Ahimsa: Is Yoga Only For Wimps?



I could see it on their faces, every time, each man who has sat in training with me and hadn’t yet heard about Ahimsa, would shrink in their seat, or puff out their chest, or scoff out loud.


There are two general mindsets around non-violence: there is the crowd that thinks, “obviously!” then there is the crowd that thinks, “impossible!” No wonder Yoga has a reputation for being soft, coddling, and easy, no wonder so many who might benefit from the practice, feel left out.


This first Yama can either invite a practitioner in, or turn them off completely. In my work with veterans and men, they cannot reconcile their personal history and the culture of “masculinity,” against the idea that non-violence is the beginning of a yogic path.


Violence is defined as; behavior involving physical force intended to hurt, damage, or kill someone or something. “Well fuck,” says every soldier, LEO, or fighter, seeking the practice; "what now?" How do people who’s occupation, skill, and training ask them to use force, sometimes deadly force, call themselves Yogis? Let’s sort this out.


First, let's look for context and nuance because nothing in this world is actually black and white.


The Bhagavad Gita is another sacred Yogic text, it’s a “song” a hymn, and it takes place on a battlefield, yup, it's about war. Broken down into its most simple terms the Gita studies how to manage conflict. Yoga is about management and efficiency, in its most pure essence, it instructs us to exercise the maximum amount of self awareness and self control.


This brings us back to the word ‘violence.’ If we take the blanket definition I’ve previously shared, any act which causes harm is out of bounds. Let’s go deeper first, violence isn’t just about outward physical acts, we do violence, harm, to ourselves too. We do harm to ourselves when we allow unhealthy things into our lives, we do harm by not creating boundaries, we do harm by not putting ourselves first, we do harm by participating in unhealthy relationships and circumstances, we do harm when we don’t value and respect our own needs. This goes deep.


The meaning behind ahimsa isn’t just about doing no harm, it’s about not tolerating harm; here is where it gets interesting. A person who is not strong or skilled enough to protect themselves is not more virtuous than one who is. A person who’s weakness allows themselves or others to be harmed, devalued, or victimised, is not better than one who can enforce boundaries and provide protection.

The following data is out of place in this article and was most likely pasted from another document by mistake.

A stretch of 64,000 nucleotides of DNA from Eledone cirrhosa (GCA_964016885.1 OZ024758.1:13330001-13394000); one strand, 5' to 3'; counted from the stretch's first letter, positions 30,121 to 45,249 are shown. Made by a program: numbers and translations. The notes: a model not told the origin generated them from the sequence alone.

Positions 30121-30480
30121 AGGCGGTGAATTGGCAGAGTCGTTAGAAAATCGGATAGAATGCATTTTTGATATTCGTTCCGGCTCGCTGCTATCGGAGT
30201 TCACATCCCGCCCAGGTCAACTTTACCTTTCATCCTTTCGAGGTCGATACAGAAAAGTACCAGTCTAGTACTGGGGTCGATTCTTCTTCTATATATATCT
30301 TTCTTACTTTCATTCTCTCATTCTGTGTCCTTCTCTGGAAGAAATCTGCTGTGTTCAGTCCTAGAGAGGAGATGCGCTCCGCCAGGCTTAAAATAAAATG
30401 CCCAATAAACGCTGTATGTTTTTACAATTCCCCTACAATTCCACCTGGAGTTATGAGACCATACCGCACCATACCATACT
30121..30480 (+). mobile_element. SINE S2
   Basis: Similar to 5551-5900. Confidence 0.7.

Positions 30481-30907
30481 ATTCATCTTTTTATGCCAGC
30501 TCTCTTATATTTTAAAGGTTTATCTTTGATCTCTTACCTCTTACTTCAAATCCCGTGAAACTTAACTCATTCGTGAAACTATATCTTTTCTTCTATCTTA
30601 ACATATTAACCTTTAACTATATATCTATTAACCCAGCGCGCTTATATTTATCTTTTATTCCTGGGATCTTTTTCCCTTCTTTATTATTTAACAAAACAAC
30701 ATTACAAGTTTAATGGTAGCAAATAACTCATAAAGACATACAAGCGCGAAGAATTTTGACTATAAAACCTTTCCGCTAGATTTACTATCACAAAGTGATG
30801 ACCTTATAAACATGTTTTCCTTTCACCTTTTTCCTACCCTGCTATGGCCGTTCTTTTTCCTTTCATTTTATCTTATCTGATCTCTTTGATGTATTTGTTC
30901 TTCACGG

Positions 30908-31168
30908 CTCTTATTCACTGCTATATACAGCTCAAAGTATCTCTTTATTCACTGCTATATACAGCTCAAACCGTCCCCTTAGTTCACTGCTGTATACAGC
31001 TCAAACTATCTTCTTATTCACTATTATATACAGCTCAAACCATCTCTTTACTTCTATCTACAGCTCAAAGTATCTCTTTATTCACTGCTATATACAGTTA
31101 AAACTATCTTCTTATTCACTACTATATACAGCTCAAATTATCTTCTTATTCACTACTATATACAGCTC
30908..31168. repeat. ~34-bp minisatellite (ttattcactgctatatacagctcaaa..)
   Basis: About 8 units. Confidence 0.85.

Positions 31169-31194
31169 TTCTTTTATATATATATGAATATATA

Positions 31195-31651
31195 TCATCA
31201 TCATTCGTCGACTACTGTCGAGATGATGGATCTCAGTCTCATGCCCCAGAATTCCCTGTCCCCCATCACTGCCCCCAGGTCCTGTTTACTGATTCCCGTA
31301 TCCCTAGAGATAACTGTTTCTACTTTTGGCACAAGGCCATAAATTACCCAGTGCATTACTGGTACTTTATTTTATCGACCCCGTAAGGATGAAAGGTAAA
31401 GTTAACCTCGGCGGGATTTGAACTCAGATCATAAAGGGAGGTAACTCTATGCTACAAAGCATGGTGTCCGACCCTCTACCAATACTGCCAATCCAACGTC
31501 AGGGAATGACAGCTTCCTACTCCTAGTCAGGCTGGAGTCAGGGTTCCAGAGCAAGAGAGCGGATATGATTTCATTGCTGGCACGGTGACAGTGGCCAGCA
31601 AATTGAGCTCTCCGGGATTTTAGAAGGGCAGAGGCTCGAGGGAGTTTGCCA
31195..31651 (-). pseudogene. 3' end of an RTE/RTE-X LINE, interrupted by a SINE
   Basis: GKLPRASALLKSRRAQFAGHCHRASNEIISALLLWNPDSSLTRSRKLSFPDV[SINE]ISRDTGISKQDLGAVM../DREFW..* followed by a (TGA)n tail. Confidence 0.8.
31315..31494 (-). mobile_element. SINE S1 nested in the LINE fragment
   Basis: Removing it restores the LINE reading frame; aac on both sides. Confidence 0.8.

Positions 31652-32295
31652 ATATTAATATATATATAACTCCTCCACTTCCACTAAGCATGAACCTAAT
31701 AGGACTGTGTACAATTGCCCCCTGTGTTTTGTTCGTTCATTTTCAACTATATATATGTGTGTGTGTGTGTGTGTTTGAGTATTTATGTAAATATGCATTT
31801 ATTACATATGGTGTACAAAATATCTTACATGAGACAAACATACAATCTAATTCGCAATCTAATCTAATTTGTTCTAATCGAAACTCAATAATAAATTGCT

Conflict is an inevitable part of life, and myself, as a conflict avoidant person, cringe at this fact- but it’s true. Ahimsa asks us to pause in conflict, to reflect before responding, ahimsa asks us to slow down. Violence is the product of confusion, fear, and disconnection, met with conflict at an accelerated pace. Violence is the result of a narrative about fear, lack, injustice, and power; pressurized by the weight of resolution. The irony in all of this is that often violence is justified in the name of peace, or so we say.


We need each other. Humans are not meant to live isolated, numb, disconnected lives, chasing a carrot, wasting their days in a flurry of anxiety. Of course we’re pissed off, of course we want something deeper, we want to be accepted, we want to be of purpose, we want to be valued. Ahimsa steps in here too, because if these desires go unchecked, our Ego comes into play and desire becomes demand. Who hurts now when we are "fighting" to get what we "deserve."


Ahimsa is the guiding principle which allows us to soften our grip on the things we believe we need to survive. It allows us to humanize the world around us, it allows us to relax against healthy boundaries, it empowers us to stand firm when they need to be defended.


Yoga doesn't ask you to put your arms down, it asks you to only raise them when there is no other choice, to raise them in skill, to raise them in protection.


This Yoga is for you, you scrappy, soulful human, welcome.




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